In the college football bowl season, Alabama once again is looking ahead. But if Bama wanted to see the competition for teams with most bowl tradition, the Crimson Tide would have to look behind.
When Alabama takes on Oklahoma in the 2014 Sugar Bowl on January 2 at the Louisiana Superdome, it will be the Crimson Tide’s record 61st bowl game. Texas will be playing in the Alamo Bowl on Dec. 30, the 52nd bowl game for the Longhorns, who are second to Bama in bowl appearances.
The team that is runner-up to Alabama in bowl victories has moved a little closer this bowl season. USC, with BCS talent, defeated Fresno State, 45-20, in the Las Vegas Bowl. That gives Southern Cal 32 bowl victories. Alabama will be going for its 36th bowl victory.
(Both Alabama and Southern Cal have had one bowl victory vacated by NCAA penalty.)
Bama’s Sugar Bowl opponent is in the top ten both in bowls played and bowl games won. The Sooners are seventh in appearances with 48 and sixth in victories with 26.
Alabama and Oklahoma have met twice in bowl games. The most notable was at the end of the 1962 season when Coach Paul Bryant’s Crimson Tide defeated Coach Bud Wilkinson’s Sooners, 17-0, with legendary Bama linebacker Lee Roy Jordan turning in an incredible 31 tackles. (ABC, which televised the game, calculated the tackles.) President John Kennedy was in attendance and was part of the coin toss ceremony, which was conducted in the stands. Jordan won the toss and still has the commemorative coin.
The other bowl game ordinarily would not be so memorable since 1970 was a down year for both Alabama and Oklahoma. The teams tied 24-24 in what was known that year as the Astro-Bluebonnet Bowl (Houston’s Bluebonnet Bowl having moved to the Astrodome, the original domed stadium). Oklahoma tied the game with a field goal with 59 seconds to play. The Tide got the onside kick, Johnny Musso ran 21 yards to the Oklahoma 19, and with five seconds to play Bama had a field goal attempt for the win. It was partially blocked and missed badly.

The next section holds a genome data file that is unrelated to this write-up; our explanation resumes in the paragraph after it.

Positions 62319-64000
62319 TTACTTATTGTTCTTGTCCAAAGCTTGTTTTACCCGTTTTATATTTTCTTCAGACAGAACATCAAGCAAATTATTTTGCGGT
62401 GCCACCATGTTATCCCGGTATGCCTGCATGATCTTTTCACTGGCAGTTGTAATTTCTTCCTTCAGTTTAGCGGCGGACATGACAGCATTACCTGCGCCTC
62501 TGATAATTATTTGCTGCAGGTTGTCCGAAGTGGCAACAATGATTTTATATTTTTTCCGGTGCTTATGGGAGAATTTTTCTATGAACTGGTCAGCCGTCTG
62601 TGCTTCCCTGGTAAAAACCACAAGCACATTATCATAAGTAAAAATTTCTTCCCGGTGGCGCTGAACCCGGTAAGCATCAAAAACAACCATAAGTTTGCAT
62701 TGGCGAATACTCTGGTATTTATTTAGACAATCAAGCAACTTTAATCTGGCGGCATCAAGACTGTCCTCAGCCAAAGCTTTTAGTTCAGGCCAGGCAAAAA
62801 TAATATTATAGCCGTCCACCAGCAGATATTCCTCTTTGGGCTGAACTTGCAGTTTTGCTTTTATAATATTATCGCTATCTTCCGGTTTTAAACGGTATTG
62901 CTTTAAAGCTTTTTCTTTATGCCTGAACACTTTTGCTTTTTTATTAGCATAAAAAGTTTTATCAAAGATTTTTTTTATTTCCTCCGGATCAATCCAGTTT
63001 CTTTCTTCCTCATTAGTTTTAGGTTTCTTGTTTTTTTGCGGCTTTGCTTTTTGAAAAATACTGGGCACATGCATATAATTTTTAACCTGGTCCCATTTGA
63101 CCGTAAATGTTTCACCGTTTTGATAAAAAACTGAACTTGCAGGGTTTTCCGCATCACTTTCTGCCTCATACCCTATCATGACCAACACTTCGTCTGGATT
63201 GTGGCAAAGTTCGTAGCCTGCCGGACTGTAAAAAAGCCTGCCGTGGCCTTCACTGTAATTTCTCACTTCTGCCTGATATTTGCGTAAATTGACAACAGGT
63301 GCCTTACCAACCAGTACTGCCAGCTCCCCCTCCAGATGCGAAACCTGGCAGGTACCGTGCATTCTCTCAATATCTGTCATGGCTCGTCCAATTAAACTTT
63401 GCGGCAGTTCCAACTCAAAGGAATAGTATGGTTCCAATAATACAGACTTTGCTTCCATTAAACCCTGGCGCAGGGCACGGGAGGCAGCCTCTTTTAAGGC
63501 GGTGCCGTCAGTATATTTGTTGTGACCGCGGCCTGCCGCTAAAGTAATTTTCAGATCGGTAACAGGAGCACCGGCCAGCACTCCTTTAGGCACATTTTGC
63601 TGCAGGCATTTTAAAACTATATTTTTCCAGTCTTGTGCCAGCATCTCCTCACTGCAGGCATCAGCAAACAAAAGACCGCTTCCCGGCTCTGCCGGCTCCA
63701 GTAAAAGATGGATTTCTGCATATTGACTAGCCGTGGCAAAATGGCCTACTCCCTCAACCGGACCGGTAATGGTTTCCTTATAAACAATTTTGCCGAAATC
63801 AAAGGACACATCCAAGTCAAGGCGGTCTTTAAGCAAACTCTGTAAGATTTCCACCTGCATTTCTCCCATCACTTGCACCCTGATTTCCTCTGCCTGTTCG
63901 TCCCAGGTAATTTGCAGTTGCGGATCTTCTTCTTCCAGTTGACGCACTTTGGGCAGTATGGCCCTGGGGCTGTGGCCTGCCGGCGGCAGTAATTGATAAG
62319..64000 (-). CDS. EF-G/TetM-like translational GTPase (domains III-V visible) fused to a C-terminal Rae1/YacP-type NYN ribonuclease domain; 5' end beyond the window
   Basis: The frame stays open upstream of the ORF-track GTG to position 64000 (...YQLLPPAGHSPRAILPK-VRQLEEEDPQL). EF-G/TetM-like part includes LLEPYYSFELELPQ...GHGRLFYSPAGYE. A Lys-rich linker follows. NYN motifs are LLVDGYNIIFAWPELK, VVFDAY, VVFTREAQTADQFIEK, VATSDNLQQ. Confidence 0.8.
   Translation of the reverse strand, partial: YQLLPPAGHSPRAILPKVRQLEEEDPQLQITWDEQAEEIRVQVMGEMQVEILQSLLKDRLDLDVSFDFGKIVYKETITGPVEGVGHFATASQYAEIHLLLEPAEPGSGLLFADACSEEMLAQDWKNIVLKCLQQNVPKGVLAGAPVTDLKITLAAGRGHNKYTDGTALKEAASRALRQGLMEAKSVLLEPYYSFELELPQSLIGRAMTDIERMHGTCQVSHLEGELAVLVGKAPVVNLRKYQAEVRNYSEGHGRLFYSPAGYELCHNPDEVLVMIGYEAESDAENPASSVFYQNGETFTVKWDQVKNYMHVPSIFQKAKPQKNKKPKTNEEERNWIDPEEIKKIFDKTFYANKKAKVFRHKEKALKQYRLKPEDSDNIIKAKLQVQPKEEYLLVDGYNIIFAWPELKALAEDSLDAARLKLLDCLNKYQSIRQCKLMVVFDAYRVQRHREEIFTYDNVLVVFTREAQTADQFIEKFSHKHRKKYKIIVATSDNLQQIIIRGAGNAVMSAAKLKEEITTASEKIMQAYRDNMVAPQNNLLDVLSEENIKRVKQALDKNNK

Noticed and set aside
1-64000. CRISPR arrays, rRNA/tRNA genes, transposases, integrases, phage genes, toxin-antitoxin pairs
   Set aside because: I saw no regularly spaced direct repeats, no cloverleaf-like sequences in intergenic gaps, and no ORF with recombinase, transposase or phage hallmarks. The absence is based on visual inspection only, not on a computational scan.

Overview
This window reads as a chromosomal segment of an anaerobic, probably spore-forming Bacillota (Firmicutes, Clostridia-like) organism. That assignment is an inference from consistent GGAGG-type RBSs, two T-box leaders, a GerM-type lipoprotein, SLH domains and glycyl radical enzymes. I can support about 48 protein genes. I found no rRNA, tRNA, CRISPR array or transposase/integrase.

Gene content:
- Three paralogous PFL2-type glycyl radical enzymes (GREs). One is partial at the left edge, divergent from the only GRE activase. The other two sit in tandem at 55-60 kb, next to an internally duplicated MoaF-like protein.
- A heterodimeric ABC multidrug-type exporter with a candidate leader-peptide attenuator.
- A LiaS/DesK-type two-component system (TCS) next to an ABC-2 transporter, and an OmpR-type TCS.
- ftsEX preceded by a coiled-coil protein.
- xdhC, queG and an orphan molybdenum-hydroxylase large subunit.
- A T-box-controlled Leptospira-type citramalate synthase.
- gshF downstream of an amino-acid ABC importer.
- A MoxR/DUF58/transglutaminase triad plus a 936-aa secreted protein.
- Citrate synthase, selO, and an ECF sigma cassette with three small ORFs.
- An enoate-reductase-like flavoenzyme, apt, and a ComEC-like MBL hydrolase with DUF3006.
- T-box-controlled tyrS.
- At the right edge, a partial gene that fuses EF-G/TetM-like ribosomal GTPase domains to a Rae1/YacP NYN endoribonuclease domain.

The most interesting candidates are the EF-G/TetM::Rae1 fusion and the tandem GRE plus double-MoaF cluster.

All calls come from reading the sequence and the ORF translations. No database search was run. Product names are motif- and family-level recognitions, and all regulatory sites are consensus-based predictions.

None of the above was significant. The tie gave Alabama a 6-5-1 record. What was notable is that it was Bama’s first exposure to the new wishbone offense. Oklahoma had installed it midway through the 1970 season. The next year Alabama went to the wishbone and dominated the nation for the next decade.
Alabama’s record in the Bluebonnet Bowl is an unusual 0-0-2. In games played before overtime was a part of college football, Alabama and Texas tied 3-3 in the 1960 game.
Alabama’s first bowl appearance was in the Jan. 1, 1926 Rose Bowl – the only bowl game at that time – as the Crimson Tide was the first Southern team invited to the Pasadena game. The Crimson Tide of Coach Wallace Wade played in six Rose Bowl games, compiling an impressive 4-1-1 record.
Alabama’s 1945 team under Coach Frank Thomas defeated Southern Cal, 34-14, in a game that wasn’t as close as the final score. Harry Gilmer led Bama to a romp in which the Trojans scored against Tide subs after the game was long over. Alabama outgained USC 351 yards to 41 with the Trojans netting just six rushing yards.
The next year the Pac-8 announced that henceforth the Rose Bowl was a closed shop with the Pac-8 inviting the champion of the Big Ten for that game each year.
Fortunately, other bowl games had emerged and there was a Big Four that also included the Sugar, Orange, and Cotton.
It is not lost on bowl historians that Alabama’s tradition has been built in these major bowl games.
Alabama, which is playing in a bowl game for the 10th consecutive year, is playing in its record 14th Sugar Bowl game. The Tide’s eight wins is also a Sugar Bowl record as the Tide is 8-5.
Bama has played in eight Orange Bowls with a record of 4-4.
Alabama has a 3-4 record in its seven Cotton Bowl games.
And although not part of the original Big Four, Alabama is also 3-0 in BCS National Championship Games.
In other bowl games, the Tide records are:
Liberty 2-2, Sun 3-0, Independence 2-1, Gator 1-1, Bluebonnett 0-0-2, Music City 0-2, Aloha 1-0, Blockbuster 1-0, Cap;ital one/Citrus 2-0, Hall of Fame 0-1, Outback 1-0, Fiesta 0-1.
Alabama has played in 17 different bowl games in eight different states and 19 different stadiums. Several bowl games – Sugar, Orange, Liberty, Bluebonnet, Music City – have been played in different stadiums, and some stadiums have hosted more than one bowl – Miami, Tampa, and, of course, the BCS games being played in big bowl locales.
Paul Bryant is Alabama’s leader in bowl wins with a 12-10-2 record, while Nick Saban and Gene Stallings with 5-1 records are second.